Wineke: Madison Symphony integrates music, art, drama

Published On: Jan 21 2014 09:23:43 PM CST   Updated On: Jan 21 2014 09:27:49 PM CST
violin over sheet music

The thing about the arts is that they appeal to the heart as much -- or even more -- than they appeal to the mind.

A painting, a poem, a play, a song -- they all reach beneath intellect and strike at one’s emotions. We can study them and we can talk intelligently about them, but the purpose of the arts is to enable us to experience them in a way that takes us outside our comfort zones and immerses us in a different world.

Sunday at 2:30 p.m. the Madison Symphony Orchestra will demonstrate all that means with a one-time performance of “Beyond the Score,” a production that includes the symphony, actors from American Players Theatre and videos and photographs projected on a giant screen.

The theme of the production involves Antonin Dvorak’s “New World” symphony.

The symphony, which premiered in 1893 in New York City’s Carnegie Hall, was the highlight of Dvorak’s time as director of the National Conservatory of Music in America.

Dvorak was convinced that the key to American music could be found in African-American spirituals and in Native American songs. Though he didn’t use those songs directly in his symphony, he based his production on what he believed to be their essence.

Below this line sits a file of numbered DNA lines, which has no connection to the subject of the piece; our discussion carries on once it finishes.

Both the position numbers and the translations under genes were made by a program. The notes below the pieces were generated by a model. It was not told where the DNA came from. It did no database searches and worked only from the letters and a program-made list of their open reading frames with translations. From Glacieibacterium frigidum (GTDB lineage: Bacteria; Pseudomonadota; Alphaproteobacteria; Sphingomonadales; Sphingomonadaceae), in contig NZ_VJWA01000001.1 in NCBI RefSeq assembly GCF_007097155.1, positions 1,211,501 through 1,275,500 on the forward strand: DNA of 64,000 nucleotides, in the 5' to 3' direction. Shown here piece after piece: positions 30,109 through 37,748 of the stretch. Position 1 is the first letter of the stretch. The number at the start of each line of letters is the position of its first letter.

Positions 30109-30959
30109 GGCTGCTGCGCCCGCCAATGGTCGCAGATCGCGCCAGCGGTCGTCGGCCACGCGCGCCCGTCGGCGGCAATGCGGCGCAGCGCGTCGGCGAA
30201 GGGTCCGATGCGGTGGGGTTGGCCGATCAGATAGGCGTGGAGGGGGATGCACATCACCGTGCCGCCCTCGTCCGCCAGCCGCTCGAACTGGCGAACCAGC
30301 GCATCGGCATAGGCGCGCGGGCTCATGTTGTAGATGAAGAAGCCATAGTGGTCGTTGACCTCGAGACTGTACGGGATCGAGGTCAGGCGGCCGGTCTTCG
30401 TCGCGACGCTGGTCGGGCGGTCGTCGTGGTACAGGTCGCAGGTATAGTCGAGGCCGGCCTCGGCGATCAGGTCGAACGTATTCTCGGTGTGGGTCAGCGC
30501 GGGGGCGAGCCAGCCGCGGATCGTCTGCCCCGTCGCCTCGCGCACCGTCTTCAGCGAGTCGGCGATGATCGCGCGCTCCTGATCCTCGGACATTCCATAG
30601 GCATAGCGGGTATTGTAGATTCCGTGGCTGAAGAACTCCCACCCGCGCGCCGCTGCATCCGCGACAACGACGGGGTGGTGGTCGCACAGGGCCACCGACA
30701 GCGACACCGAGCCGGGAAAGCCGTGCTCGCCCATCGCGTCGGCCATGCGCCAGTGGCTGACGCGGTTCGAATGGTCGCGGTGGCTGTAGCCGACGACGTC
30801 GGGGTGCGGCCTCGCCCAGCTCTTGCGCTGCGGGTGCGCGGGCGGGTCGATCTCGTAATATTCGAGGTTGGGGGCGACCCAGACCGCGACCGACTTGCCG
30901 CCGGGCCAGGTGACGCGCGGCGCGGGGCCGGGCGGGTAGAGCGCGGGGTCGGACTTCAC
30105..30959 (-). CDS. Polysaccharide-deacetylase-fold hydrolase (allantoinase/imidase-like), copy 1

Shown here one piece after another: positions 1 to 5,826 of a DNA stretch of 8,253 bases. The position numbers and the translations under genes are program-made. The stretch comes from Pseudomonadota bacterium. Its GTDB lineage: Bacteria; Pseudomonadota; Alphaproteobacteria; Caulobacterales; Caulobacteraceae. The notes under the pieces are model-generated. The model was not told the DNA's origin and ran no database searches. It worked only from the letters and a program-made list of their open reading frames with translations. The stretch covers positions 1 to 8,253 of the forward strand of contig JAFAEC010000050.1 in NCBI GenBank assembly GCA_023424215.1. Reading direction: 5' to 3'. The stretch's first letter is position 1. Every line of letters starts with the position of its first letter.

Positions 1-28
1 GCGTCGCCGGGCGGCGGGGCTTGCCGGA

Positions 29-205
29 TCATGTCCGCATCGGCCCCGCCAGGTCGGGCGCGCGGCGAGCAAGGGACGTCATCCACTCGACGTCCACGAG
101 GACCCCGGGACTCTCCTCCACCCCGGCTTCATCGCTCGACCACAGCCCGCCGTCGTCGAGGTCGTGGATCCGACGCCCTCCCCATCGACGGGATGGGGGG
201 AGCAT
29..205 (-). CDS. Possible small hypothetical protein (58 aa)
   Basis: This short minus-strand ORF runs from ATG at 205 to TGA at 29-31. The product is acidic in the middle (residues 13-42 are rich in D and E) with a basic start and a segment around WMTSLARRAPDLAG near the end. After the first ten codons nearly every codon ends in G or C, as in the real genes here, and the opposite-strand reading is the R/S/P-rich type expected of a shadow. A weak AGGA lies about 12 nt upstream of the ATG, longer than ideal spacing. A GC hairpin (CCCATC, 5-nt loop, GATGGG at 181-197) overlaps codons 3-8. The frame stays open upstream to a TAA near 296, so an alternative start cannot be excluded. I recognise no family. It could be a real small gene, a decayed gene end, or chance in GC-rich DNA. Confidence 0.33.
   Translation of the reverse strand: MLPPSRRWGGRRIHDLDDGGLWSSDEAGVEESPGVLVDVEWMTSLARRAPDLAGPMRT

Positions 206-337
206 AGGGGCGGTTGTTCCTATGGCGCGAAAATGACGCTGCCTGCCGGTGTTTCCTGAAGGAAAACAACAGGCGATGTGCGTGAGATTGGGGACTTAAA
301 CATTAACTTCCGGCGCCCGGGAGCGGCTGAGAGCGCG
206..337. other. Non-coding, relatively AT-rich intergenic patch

The best-known part of the “New World” is the song “Going Home.”

The theme is a natural way for the MSO to stage its first “Beyond the Score” production.

Anders Yocom, a Wisconsin Public Radio personality, will narrate. Actors James Ridge and David Daniel will reenact part of Dvorak’s life in America. Jacqueline Colbert, a mezzo soprano who is a minister of music at Mount Zion Baptist Church in Madison, will sing. All this, accompanied by slides and art projections, form the first half of the program. During the second half, the MSO will play the entire symphony.

The overall production is a work of the Chicago Symphony, which leases it to music groups around the country.

This has been a cold, miserable winter. If you get a chance, take in “Beyond the Score” Sunday at the Overture Center. It will warm your heart enough to prepare you for the last week of January.